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At Louisville, Proposed Policy Changes are Problematic

The University of Louisville is inviting comment from the university community about proposed changes to the school's code of conduct, including a new Values Statement and a new faculty, staff, and administrator Code of Conduct. FIRE was invited to review the drafts of the new policies by a faculty member concerned about possible violations of individual rights. We have a few comments about certain requirements we think might pose problems, were these policies to be enacted.

First, the proposed Values Statement reads, in relevant part:

Members of the University of Louisville community share these core values:


- Respect for diversity in all its human dimensions;

- Civility in our interactions[.]

While likely well-intentioned, this statement unfortunately is ambiguous about whether or not students will be required to conduct themselves with "civility" and "respect for diversity." As a public university, Louisville cannot require that students do either; indeed, the vast majority of instances of "uncivil" or "disrespectful" speech are protected by the First Amendment. Because this statement is not clearly aspirational, it leaves students to wonder whether or not they risk punishment by engaging in speech that some might find uncivil, disrespectful, or simply offensive. This uncertainty will result in an impermissible chilling effect on campus, as students will self-censor rather than leave themselves subject to possible sanctions for their speech.

Luckily, this potential problem has an easy fix. Louisville can remedy the uncertainty by including language indicating to students that the Values Statement is purely aspirational and does not represent official policy. Indeed, Penn State did exactly that to remedy a similar problem earlier this year. FIRE wrote Penn State President Graham Spanier to point out the ambiguity of the school's Penn State Principles, which required students to "respect the dignity of all individuals within the Penn State community." President Spanier acknowledged the problem and added additional language to the Principles to clarify that they were aspirational and not mandatory commitments.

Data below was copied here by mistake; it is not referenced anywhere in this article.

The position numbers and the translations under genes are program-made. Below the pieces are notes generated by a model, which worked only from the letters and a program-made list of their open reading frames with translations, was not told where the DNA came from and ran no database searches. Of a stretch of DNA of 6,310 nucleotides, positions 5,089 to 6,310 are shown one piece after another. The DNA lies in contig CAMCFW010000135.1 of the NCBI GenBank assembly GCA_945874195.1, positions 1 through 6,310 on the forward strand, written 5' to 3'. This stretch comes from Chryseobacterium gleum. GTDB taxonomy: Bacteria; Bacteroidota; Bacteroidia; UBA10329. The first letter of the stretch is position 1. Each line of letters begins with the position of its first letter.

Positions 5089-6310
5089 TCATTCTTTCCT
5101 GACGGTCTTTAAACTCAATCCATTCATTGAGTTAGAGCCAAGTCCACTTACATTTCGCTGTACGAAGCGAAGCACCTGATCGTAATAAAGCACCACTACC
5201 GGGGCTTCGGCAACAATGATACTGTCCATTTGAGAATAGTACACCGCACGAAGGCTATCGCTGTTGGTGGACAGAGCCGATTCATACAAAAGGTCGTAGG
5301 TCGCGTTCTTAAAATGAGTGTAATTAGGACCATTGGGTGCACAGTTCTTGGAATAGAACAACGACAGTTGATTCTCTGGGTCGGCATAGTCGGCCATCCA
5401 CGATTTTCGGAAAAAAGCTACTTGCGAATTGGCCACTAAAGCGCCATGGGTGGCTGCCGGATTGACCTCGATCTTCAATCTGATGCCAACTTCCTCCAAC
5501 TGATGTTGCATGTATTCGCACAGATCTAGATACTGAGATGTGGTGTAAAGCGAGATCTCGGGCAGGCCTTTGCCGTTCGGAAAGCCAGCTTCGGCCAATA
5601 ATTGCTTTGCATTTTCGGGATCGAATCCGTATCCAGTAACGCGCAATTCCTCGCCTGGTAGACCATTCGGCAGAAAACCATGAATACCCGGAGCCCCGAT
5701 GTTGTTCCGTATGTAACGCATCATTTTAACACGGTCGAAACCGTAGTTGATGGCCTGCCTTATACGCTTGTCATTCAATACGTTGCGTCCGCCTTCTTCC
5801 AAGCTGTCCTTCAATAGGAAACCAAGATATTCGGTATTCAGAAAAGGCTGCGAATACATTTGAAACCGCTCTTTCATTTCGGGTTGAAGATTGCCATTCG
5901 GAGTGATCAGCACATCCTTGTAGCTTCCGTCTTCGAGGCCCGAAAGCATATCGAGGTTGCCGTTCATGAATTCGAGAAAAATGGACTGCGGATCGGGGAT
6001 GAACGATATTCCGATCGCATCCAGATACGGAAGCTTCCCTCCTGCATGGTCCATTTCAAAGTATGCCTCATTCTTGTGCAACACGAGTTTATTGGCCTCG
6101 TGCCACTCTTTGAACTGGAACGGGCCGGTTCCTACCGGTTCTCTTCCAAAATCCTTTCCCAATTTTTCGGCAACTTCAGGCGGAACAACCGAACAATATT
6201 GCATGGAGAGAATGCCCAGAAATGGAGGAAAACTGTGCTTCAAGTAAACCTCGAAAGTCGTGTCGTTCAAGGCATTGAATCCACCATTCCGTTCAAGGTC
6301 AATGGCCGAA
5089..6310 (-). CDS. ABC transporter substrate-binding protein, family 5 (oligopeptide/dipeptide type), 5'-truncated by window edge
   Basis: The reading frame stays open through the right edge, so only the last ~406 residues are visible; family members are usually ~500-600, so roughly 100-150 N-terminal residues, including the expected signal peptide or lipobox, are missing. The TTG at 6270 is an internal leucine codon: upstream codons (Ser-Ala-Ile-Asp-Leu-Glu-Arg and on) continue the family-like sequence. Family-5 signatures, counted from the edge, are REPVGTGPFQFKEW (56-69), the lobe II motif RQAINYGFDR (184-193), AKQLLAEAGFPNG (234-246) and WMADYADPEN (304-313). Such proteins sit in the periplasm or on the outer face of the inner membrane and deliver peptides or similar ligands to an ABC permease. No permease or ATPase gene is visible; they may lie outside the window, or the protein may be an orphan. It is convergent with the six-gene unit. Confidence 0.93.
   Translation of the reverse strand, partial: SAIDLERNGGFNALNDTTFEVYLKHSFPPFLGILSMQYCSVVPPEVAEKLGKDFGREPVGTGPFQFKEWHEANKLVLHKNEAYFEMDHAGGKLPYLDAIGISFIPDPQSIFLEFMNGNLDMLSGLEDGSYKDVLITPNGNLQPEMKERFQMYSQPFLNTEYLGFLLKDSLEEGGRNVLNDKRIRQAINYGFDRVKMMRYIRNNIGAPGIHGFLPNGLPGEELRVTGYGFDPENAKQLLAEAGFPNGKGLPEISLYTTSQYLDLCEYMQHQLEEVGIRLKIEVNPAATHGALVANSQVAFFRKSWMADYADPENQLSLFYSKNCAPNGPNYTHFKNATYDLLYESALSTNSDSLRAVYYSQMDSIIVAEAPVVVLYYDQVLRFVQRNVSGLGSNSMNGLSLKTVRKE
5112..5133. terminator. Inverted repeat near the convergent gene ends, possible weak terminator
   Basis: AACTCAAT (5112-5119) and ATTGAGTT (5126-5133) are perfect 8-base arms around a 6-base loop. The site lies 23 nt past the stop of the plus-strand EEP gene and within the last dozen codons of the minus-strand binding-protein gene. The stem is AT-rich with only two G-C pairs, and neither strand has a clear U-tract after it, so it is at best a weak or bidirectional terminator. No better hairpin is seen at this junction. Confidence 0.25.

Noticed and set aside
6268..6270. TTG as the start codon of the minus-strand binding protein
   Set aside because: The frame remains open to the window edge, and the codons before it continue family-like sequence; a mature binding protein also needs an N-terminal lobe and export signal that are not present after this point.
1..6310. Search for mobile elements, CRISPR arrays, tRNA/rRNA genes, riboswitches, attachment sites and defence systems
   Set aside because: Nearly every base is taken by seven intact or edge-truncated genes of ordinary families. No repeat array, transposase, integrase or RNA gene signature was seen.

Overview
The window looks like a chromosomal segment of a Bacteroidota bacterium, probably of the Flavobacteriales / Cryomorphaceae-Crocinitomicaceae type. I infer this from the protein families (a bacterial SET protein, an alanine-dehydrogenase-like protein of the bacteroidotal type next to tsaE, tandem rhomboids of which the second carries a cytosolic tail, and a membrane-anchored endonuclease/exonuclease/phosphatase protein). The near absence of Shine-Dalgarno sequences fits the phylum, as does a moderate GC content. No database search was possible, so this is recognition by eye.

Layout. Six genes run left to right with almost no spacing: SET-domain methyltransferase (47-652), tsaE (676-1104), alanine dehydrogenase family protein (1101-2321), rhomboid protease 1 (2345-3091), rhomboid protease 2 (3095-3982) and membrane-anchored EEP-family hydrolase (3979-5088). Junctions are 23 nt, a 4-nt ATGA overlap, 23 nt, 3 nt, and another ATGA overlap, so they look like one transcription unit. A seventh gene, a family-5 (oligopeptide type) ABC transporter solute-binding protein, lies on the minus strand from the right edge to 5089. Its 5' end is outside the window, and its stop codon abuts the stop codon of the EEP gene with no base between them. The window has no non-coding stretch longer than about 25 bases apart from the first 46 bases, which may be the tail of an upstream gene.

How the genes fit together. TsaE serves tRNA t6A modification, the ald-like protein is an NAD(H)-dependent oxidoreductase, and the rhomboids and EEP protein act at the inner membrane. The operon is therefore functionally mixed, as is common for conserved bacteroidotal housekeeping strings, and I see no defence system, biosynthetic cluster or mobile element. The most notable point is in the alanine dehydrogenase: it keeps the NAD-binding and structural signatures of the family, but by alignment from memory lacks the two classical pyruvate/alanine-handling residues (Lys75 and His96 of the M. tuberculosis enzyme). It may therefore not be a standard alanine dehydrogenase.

The other potential flaw FIRE has located is in the proposed Code of Conduct for faculty, administrators, and staff. The proposed Code reads, in relevant part:

When dealing with others, community members are expected to:

· be respectful, fair, and civil[.]

Obviously, our concerns here are similar. While we take no position on this civility requirement as applied to administrators and staff, it is a potential problem to require that faculty members be "civil" and "respectful" on campus, even in the academic or pedagogical context. While the university has a right, as a public employer, to require faculty members to comport themselves in a reasonable and professional manner, a vague, open-ended "civility" requirement like this could potentially be used to silence certain faculty members in their interactions with students and colleagues, particularly if their speech is unpopular. It is unfortunately not difficult to imagine an academic argument over a particular theory or interpretation of data prompting a charge of "disrespect" or "incivility," thus possibly resulting in unjust and unconstitutional punishment (not to mention short-circuiting a potentially useful exchange of ideas). Again, the fix here is clear: Louisville's Code of Conduct must make plain that with regard to faculty, the requirement to be "respectful" and "civil" can in no way be interpreted to supersede the university's clear guarantee of academic freedom for faculty, which is contained elsewhere in the code.